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Having just finished re-reading and watching (for the first time) the first arc of Bleach, I've determined that the two versions are such different beasts that they deserve separate reviews. Let's start with the manga.
I've read through this arc a few times before during my first read and subsequent re-reads of Bleach when I was a kid/teenager, and each time I enjoyed it well enough but was mainly looking forward to all that Soul Society/Arrancar stuff that really kicked the series' popularity into overdrive. I never really understood why a certain portion of the fandom loved it so much, some even to the point of ignoring every arc that came after it, because to me it was just okay. That changed with this read, where I read each chapter multiple times to really look at what was going on rather than just skim through the pages.
This arc, and the initial setting of the story by association, really is unlike most past, contemporary, and present shonen stories. Ichigo doesn't have the ambition of becoming the strongest there is or attaining some lofty title - he just wants to protect the people he cares about and the residents of his town. There's no big journey the protagonists are embarking on (well, yet) - everything's confined to Karakura Town, and so everything feels grounded with lasting consequences as a result. Rukia's a pretty groundbreaking female character (for the time this was coming out, 2001-2002) - there's no UST between her and Ichigo, she can hold her own despite her weakened state and doesn't take shit from the pervs in the story, she's got realistic emotional struggles and flaws as she adjusts to the human world. And most notably, this is really the only arc where Ichigo's non-powered human friends (y'know, the ones that don't get people to buy merchandise) get a proper spotlight, mainly due to the complete lack of the money-maker Shinigami for 95% of the arc. While pretty much all shonen is about escapist fantasy, the first arc of Bleach offers a different kind for the genre - rather than focusing on power and training and being a badass and the POWER OF FRIENDSHIP, it's about teenagers dealing with spiritual weirdness alongside their own day-to-day issues and having quirky, memorable friends and dealing with personal trauma and so on. Reading it as an adult, it really makes me nostalgic for the simpler days of middle and high school, when I didn't know how comparatively small my problems were. Honestly, reading it made me sad that Kubo was pressured to cut it short in order to get to Soul Society; for one, Tatsuki was clearly gearing up to get her own powers, and never getting to know what that would've been like hurts.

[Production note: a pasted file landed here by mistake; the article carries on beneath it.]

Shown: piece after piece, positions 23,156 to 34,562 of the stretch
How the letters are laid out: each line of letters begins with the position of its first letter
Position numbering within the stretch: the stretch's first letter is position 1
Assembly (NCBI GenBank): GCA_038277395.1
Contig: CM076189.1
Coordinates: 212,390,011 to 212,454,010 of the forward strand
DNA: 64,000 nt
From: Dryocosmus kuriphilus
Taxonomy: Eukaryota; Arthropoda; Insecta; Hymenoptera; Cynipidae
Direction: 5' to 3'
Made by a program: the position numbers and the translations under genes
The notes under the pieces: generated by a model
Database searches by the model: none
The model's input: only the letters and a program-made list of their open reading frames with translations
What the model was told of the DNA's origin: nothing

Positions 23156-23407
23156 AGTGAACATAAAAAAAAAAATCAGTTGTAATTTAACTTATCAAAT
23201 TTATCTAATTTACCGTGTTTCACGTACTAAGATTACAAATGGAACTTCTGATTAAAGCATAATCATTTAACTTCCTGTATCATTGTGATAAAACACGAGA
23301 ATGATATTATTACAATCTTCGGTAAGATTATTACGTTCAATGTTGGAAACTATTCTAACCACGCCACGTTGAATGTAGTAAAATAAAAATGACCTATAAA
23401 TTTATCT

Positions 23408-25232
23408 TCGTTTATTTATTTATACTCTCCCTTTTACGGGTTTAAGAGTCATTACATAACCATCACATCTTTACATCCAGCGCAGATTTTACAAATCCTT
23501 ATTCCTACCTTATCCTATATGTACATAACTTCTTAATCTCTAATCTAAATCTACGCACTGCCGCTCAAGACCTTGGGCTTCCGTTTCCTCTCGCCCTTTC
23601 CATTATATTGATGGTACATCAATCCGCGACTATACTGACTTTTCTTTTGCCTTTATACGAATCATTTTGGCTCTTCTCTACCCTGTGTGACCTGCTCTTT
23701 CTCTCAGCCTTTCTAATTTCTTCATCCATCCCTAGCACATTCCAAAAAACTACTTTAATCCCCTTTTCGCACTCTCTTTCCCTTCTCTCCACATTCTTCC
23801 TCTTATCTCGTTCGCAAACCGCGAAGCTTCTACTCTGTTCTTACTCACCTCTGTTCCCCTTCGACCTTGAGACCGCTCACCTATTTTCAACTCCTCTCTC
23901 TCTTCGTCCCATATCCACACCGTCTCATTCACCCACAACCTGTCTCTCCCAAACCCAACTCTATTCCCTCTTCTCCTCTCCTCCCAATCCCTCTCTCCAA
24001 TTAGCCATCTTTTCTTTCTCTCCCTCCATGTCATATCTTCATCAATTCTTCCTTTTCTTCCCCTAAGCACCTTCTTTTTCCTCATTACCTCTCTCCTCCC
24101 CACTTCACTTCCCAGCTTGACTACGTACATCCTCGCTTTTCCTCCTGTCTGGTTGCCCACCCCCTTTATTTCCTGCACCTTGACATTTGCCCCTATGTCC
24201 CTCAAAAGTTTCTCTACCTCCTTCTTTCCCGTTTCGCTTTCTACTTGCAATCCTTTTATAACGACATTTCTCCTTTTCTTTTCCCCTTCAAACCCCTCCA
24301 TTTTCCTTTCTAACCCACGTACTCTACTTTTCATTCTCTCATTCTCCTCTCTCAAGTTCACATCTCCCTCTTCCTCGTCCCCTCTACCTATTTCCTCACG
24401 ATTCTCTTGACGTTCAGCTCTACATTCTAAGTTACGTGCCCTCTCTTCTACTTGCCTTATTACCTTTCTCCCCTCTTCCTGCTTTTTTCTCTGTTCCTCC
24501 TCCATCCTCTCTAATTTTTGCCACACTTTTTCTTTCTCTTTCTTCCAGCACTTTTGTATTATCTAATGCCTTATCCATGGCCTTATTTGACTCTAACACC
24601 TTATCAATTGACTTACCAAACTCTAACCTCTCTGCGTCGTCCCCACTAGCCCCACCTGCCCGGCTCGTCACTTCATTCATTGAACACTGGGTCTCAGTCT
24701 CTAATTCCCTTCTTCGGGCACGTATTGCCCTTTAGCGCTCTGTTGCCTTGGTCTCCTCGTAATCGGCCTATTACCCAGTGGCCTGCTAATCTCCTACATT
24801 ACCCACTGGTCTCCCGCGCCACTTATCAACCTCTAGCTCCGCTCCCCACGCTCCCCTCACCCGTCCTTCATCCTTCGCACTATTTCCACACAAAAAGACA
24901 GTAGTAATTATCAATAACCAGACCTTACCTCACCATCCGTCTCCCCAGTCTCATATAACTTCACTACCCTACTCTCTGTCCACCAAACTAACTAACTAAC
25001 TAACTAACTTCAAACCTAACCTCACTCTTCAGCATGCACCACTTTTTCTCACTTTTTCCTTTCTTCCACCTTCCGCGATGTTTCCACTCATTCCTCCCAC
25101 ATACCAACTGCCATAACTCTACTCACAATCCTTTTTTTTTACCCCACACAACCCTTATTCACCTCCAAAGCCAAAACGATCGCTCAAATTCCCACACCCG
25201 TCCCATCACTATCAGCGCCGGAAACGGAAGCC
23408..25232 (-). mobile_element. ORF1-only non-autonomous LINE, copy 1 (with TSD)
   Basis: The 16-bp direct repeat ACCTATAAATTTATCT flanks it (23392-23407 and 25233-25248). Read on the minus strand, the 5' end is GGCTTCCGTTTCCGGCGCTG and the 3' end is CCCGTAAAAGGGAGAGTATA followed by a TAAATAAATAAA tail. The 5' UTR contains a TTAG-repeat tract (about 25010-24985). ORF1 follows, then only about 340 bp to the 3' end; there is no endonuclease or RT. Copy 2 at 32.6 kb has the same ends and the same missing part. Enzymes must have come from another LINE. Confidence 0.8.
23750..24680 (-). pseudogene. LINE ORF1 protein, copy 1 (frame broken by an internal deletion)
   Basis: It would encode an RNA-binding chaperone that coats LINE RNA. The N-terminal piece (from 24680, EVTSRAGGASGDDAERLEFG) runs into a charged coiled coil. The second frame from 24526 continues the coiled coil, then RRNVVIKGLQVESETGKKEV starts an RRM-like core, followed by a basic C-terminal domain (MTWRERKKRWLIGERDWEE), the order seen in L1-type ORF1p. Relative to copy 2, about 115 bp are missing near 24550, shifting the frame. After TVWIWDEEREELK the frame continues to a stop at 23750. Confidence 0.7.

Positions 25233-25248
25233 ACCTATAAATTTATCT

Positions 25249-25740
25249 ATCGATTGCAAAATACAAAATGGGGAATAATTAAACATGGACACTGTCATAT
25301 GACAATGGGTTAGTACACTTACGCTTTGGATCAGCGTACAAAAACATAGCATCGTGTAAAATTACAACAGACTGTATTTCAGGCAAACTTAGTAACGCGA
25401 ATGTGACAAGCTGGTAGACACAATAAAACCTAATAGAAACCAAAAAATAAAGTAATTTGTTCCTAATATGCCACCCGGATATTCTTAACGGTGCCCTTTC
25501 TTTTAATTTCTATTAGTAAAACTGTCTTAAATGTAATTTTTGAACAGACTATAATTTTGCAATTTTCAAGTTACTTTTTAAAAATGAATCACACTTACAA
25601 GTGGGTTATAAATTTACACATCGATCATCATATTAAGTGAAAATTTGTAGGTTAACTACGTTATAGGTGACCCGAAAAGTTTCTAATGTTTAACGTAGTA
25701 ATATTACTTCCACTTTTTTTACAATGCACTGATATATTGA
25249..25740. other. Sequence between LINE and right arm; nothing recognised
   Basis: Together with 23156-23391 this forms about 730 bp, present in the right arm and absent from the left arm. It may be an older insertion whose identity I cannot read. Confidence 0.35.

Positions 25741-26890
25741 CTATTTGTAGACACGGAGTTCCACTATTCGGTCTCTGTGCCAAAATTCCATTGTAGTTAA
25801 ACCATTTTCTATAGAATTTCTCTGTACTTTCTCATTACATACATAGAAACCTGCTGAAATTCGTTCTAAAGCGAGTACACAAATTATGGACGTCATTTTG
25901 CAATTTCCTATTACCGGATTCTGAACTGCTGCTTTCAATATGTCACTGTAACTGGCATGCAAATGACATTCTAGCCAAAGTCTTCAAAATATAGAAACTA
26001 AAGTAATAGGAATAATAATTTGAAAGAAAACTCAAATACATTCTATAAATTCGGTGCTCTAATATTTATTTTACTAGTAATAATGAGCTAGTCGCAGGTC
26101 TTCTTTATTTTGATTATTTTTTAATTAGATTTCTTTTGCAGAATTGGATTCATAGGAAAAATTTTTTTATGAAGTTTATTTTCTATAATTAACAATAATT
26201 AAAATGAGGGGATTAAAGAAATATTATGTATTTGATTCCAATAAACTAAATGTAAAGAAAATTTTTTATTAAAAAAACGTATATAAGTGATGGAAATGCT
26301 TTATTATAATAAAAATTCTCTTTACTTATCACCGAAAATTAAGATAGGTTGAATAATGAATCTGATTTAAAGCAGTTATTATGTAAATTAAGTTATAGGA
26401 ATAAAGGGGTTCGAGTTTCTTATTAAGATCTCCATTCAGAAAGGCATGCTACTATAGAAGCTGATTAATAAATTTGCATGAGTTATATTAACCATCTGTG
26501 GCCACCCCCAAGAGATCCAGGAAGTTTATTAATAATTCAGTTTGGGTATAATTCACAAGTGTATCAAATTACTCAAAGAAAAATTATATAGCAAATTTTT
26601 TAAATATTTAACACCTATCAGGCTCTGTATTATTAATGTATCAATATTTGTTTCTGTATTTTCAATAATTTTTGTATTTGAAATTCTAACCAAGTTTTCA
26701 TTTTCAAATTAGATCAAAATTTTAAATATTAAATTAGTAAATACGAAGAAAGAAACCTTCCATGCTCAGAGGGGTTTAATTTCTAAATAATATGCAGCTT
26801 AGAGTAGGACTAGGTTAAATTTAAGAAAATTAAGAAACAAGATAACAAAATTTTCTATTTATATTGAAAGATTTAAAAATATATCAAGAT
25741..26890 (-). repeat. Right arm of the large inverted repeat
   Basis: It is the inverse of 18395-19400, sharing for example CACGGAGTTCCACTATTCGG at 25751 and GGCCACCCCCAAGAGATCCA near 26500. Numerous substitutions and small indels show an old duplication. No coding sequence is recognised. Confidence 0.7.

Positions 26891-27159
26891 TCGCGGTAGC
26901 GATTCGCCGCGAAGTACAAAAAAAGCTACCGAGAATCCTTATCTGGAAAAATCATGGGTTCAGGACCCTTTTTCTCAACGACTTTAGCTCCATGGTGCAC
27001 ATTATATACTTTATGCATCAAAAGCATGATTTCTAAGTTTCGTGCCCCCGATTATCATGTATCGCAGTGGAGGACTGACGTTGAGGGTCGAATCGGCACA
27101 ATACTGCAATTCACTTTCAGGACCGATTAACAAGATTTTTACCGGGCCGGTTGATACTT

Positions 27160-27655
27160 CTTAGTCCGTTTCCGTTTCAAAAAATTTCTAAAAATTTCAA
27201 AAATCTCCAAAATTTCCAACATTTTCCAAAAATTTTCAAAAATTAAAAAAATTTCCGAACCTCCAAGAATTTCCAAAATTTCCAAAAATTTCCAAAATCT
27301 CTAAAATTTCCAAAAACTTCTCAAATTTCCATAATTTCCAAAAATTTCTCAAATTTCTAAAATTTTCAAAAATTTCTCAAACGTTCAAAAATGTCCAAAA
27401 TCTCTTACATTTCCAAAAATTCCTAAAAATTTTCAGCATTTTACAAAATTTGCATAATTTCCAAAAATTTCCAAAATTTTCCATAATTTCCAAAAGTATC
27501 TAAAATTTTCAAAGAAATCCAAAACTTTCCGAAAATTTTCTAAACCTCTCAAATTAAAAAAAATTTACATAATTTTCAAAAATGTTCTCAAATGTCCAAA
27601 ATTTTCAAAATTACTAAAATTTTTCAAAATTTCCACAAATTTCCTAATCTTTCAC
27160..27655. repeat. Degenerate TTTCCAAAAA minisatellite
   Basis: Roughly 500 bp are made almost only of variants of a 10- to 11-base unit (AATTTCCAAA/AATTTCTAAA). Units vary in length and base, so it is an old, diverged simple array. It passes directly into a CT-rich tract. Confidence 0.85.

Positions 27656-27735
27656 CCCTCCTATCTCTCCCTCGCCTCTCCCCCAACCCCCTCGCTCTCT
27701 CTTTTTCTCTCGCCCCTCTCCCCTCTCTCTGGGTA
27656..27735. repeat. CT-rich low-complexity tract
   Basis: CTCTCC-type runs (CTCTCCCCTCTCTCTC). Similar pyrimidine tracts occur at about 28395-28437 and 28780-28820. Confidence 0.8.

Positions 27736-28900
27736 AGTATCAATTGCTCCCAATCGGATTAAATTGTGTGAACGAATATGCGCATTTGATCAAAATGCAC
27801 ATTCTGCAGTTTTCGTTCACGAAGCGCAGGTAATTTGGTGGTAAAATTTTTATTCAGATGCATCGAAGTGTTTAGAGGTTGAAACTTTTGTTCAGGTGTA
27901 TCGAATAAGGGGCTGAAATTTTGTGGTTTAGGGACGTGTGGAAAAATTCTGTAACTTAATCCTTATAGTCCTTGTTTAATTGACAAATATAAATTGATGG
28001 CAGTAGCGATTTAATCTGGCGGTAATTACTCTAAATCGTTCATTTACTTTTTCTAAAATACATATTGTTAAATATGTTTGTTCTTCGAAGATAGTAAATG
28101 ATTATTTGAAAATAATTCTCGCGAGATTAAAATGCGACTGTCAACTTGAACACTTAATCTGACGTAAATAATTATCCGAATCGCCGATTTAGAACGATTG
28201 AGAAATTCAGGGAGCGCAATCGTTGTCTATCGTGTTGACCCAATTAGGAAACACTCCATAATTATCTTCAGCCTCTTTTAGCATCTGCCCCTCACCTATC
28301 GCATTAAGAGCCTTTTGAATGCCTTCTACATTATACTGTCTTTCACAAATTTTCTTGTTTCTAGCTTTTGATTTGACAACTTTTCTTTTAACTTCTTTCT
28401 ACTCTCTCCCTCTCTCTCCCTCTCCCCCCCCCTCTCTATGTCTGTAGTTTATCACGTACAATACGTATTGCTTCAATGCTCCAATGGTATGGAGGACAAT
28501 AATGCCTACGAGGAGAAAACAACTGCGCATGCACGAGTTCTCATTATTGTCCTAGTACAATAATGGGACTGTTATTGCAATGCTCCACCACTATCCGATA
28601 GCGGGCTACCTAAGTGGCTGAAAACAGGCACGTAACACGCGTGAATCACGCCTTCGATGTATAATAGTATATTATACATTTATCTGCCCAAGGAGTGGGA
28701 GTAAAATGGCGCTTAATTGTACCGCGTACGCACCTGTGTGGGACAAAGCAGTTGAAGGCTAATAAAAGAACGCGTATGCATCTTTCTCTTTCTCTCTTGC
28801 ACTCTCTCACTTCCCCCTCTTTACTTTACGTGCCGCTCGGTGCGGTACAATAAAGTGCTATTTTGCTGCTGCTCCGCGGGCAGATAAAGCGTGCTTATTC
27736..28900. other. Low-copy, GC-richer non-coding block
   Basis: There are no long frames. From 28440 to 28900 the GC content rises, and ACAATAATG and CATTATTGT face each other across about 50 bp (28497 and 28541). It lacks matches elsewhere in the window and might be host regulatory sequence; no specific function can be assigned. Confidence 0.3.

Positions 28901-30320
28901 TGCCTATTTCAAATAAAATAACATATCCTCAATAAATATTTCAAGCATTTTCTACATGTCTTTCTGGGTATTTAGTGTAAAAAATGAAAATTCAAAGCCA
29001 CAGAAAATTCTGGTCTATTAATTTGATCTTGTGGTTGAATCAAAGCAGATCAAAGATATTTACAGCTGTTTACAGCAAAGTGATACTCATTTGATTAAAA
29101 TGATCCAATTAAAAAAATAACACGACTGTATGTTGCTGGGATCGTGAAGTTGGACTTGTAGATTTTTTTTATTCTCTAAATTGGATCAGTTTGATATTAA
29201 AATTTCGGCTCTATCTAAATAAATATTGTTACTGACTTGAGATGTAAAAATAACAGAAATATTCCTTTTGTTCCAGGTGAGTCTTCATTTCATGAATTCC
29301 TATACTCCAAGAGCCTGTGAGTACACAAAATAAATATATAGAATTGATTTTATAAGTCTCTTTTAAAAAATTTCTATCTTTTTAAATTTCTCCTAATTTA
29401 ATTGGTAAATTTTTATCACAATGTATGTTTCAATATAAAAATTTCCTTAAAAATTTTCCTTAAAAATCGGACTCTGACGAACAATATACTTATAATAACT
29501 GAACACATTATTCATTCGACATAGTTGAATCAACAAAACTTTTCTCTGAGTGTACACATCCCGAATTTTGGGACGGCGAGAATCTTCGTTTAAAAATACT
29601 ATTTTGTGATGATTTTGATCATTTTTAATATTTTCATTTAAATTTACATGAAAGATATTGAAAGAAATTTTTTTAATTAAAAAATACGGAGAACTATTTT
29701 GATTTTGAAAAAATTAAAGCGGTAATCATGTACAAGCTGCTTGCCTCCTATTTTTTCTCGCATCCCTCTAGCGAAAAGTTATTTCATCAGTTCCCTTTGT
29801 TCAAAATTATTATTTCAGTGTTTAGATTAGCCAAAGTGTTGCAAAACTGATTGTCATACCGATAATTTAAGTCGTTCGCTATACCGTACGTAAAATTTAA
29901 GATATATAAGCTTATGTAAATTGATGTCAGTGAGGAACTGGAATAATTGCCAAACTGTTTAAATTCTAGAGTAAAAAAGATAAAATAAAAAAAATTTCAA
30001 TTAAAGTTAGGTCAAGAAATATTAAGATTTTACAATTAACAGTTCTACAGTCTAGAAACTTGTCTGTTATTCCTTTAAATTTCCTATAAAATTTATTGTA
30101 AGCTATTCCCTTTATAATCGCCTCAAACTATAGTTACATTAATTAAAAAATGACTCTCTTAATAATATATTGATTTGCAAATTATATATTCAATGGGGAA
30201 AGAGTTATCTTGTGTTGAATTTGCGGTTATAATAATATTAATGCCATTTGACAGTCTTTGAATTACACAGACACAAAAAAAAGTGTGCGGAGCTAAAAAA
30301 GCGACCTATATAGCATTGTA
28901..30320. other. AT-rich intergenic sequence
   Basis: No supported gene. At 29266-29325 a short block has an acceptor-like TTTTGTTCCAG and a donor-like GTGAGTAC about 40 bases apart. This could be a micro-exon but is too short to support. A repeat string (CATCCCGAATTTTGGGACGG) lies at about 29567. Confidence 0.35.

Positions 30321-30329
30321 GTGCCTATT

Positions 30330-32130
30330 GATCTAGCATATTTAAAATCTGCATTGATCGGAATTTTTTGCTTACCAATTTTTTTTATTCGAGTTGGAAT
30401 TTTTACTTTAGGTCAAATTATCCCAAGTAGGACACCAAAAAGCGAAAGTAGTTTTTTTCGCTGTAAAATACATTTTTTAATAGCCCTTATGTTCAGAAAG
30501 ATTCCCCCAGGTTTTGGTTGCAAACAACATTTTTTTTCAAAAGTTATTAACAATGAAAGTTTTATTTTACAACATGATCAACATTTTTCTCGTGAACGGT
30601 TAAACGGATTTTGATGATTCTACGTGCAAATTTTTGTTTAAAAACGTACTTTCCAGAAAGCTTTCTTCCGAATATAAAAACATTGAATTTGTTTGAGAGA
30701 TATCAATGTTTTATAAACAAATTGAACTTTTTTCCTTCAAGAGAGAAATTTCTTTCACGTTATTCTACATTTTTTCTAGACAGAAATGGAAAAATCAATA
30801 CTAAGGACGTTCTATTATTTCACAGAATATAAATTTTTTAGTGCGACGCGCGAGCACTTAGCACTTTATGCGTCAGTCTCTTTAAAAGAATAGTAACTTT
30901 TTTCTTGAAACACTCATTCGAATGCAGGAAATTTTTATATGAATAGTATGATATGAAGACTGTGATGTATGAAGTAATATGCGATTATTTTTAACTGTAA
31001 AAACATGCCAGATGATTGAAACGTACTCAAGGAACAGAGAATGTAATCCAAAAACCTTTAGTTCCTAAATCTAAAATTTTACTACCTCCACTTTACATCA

It's also funny. Really, really fucking funny. Way more than any of the later arcs, due to the aforementioned increased focus on fighting and being a badass and so on. That doesn't make them worse by default, but I'd forgotten a lot of the great gags Kubo wrote into this first arc (like Sado's affection for cute things and Urahara's "message" to Ichigo and his friends) and how much of a fiendish troll Urahara was before his intellect and experience started getting more focus - the page where he brags about his underground training area to a completely unimpressed and critical Ichigo is perhaps the greatest summation of his pre-SS character. Even if I somehow forget everything else I've read here, I'll always remember the comedy.